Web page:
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Lung cancer treated by Vitamin D (1200 IU early stage) – RCT July 2018

Vitamin D supplementation and survival of patients with non-small-cell lung cancer: A randomized, double-blind, placebo-controlled trial.

Clin Cancer Res. 2018 Jul 17. pii: clincanres.0483.2018. doi: 10.1158/1078-0432.CCR-18-0483. [Epub ahead of print]

Vitamin D Life

1200 IU for 8 years
Relapse-Free-Survival for those starting with < 20 ng of vitamin D

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         years
It is amazing that such a small amount of Vitamin D would help.
Suspect that the Japanese patients were very light-weight
Would need larger doses for standard-weight adults
Larger doses would likely also provide more benefits

Releapse-Free-Survival vs genes (not Vitamin D)

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         years


Vitamin D both prevents and treats many cancers
Cancer category starts with the following

Cancers get less Vitamin D when there is a poor Vitamin D Receptor

PDF is available free at Sci-Hub  10.1158/1078-0432.CCR-18-0483

Akiba T1, Morikawa T2, Odaka M2, Nakada T2, Kamiya N3, Yamashita M2, Yabe M2, Inagaki T2, Asano H2, Mori S2, Tsukamoto Y2, Urashima M4.
1 Thoracic Surgery, Jikei University School of Medicine University Hospital.
2 Thoracic Surgery, Tokyo Jikei University of Medicine.
3 Thoracic Surgery, Kitasato University Kitasato institute hospital.
4 Molecular Epidemiology, Jikei University School of Medicine urashima at jikei.ac.jp.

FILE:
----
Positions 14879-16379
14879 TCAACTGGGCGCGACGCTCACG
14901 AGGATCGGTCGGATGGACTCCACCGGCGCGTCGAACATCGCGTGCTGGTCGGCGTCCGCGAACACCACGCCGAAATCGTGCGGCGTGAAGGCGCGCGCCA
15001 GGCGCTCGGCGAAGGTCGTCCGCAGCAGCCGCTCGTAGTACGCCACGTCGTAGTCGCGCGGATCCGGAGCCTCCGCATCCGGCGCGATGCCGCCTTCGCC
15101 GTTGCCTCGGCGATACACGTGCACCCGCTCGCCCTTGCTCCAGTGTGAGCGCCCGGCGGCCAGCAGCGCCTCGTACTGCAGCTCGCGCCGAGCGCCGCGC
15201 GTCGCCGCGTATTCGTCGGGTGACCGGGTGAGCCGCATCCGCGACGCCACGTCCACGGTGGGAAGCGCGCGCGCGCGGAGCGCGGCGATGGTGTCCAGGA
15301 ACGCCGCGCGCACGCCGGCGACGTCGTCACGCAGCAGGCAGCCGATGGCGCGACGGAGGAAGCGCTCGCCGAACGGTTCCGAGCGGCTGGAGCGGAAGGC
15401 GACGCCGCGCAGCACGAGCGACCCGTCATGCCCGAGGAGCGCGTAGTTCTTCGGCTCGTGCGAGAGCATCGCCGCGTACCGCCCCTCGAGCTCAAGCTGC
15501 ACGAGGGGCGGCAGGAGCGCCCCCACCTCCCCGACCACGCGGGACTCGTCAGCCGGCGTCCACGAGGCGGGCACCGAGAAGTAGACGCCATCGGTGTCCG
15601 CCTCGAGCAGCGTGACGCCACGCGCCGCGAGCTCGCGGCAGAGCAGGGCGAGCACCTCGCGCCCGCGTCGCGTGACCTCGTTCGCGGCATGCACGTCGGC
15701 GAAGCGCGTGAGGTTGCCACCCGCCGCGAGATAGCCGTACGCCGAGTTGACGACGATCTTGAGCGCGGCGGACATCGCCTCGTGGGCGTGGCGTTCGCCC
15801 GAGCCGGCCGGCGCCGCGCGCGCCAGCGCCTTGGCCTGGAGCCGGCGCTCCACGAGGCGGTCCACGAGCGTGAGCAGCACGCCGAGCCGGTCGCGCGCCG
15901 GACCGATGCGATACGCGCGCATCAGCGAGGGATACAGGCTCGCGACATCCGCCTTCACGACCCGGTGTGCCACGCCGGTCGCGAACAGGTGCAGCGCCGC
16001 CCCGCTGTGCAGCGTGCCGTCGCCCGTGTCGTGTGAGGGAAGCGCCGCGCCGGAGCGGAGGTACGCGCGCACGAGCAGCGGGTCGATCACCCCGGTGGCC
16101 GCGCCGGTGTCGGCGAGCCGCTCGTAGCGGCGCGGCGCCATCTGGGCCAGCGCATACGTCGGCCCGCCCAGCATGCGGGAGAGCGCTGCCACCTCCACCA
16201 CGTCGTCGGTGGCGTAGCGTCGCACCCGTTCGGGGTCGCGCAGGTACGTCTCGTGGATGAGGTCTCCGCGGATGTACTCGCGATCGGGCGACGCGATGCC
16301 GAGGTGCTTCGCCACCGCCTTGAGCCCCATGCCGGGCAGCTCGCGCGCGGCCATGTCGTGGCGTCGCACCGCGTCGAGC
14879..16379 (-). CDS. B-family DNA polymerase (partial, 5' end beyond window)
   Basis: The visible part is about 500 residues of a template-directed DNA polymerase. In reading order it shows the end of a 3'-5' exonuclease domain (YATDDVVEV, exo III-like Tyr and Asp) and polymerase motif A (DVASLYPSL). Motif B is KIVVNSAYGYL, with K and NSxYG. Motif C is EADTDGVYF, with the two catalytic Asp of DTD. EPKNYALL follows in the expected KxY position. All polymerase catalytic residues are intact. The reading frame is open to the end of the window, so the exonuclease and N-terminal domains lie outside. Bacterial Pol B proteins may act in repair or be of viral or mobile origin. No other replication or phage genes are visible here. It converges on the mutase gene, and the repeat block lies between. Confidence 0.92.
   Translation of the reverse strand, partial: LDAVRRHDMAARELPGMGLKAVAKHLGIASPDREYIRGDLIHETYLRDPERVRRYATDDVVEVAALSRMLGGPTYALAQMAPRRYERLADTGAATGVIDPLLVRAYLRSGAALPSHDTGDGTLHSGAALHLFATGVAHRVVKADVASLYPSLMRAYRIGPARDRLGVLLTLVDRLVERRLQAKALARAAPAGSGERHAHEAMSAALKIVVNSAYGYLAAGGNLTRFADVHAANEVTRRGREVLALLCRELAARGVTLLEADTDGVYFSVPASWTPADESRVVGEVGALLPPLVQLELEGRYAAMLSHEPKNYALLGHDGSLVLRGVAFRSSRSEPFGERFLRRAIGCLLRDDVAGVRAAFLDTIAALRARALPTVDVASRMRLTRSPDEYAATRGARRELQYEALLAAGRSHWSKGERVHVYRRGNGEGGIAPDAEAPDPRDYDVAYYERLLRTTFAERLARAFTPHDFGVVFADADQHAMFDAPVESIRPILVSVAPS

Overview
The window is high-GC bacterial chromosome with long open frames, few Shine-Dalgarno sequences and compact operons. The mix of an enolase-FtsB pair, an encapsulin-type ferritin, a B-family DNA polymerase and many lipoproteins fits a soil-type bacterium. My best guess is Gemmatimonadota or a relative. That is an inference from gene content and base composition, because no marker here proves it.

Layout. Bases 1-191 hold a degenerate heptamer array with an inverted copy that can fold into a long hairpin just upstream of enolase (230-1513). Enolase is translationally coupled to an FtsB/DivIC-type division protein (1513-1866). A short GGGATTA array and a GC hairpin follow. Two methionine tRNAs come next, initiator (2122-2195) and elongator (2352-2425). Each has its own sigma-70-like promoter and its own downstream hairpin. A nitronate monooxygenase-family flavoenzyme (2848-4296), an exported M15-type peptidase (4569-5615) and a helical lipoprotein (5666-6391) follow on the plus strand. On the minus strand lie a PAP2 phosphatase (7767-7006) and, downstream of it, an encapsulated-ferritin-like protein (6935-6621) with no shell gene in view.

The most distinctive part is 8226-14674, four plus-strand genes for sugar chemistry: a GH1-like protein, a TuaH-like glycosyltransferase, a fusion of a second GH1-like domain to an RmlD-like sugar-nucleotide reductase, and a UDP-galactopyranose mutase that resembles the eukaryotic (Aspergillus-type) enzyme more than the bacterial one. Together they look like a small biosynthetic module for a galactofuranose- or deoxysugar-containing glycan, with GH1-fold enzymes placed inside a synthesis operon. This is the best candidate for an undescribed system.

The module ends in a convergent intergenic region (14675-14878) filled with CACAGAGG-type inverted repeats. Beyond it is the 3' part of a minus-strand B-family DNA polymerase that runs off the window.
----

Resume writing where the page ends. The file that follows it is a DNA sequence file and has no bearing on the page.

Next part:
Higher serum 25-hydroxyvitamin D (25(OH)D) levels are reportedly associated with better survival in early-stage non-small-cell lung cancer (NSCLC). Therefore, whether vitamin D supplementation can improve the prognosis of NSCLC patients was examined (UMIN000001869). &#10; Experimental

Design: A randomized, double-blind trial comparing vitamin D supplements (1,200 IU/day) with placebo for 1 year after operation was conducted. The primary and secondary outcomes were relapse-free survival (RFS) and overall survival (OS), respectively. Pre-specified subgroup analyses were performed with stratification by stage (early vs. advanced), pathology (adenocarcinoma vs. others), and 25(OH)D levels (<20 ng/ml vs. high, ≥20 ng/ml). Polymorphisms of vitamin D receptor (VDR) and vitamin D binding protein (DBP) and survival were also examined. &#10;

Results: NSCLC patients (n=155) were randomly assigned to receive vitamin D (n=77) or placebo (n=78) and followed for a median of 3.3 years. Relapse and death occurred in 40 (28%) and 24 (17%) patients, respectively. In the total study population, no significant difference in either RFS or OS was seen with vitamin D compared to the placebo group.
However, by restricting the analysis to the subgroup with early-stage adenocarcinoma with low 25(OH)D, the vitamin D group showed significantly better

  • 5-year RFS (86% vs. 58%, P=0.04) and
  • OS (92% vs. 56%, P=0.02)

than the placebo group. Among the examined polymorphisms, DBP1 (rs7041) TT and CDX2 (rs11568820) AA/AG genotypes were markers of better prognosis, even with multivariate adjustment. &#10;
Conclusions: In NSCLC patients, vitamin D supplementation may improve survival of early-stage lung adenocarcinoma patients with lower 25(OH)D levels.

Created by admin. Last Modification: Tuesday September 4, 2018 15:13:59 GMT-0000 by admin. (Version 10)

Attached files

ID Name Comment Uploaded Size Downloads
10482 LC relapse free survival vs gene.jpg admin 04 Sep, 2018 15:01 16.12 Kb 89
10481 LC relapse free survival.jpg admin 04 Sep, 2018 14:57 13.36 Kb 111
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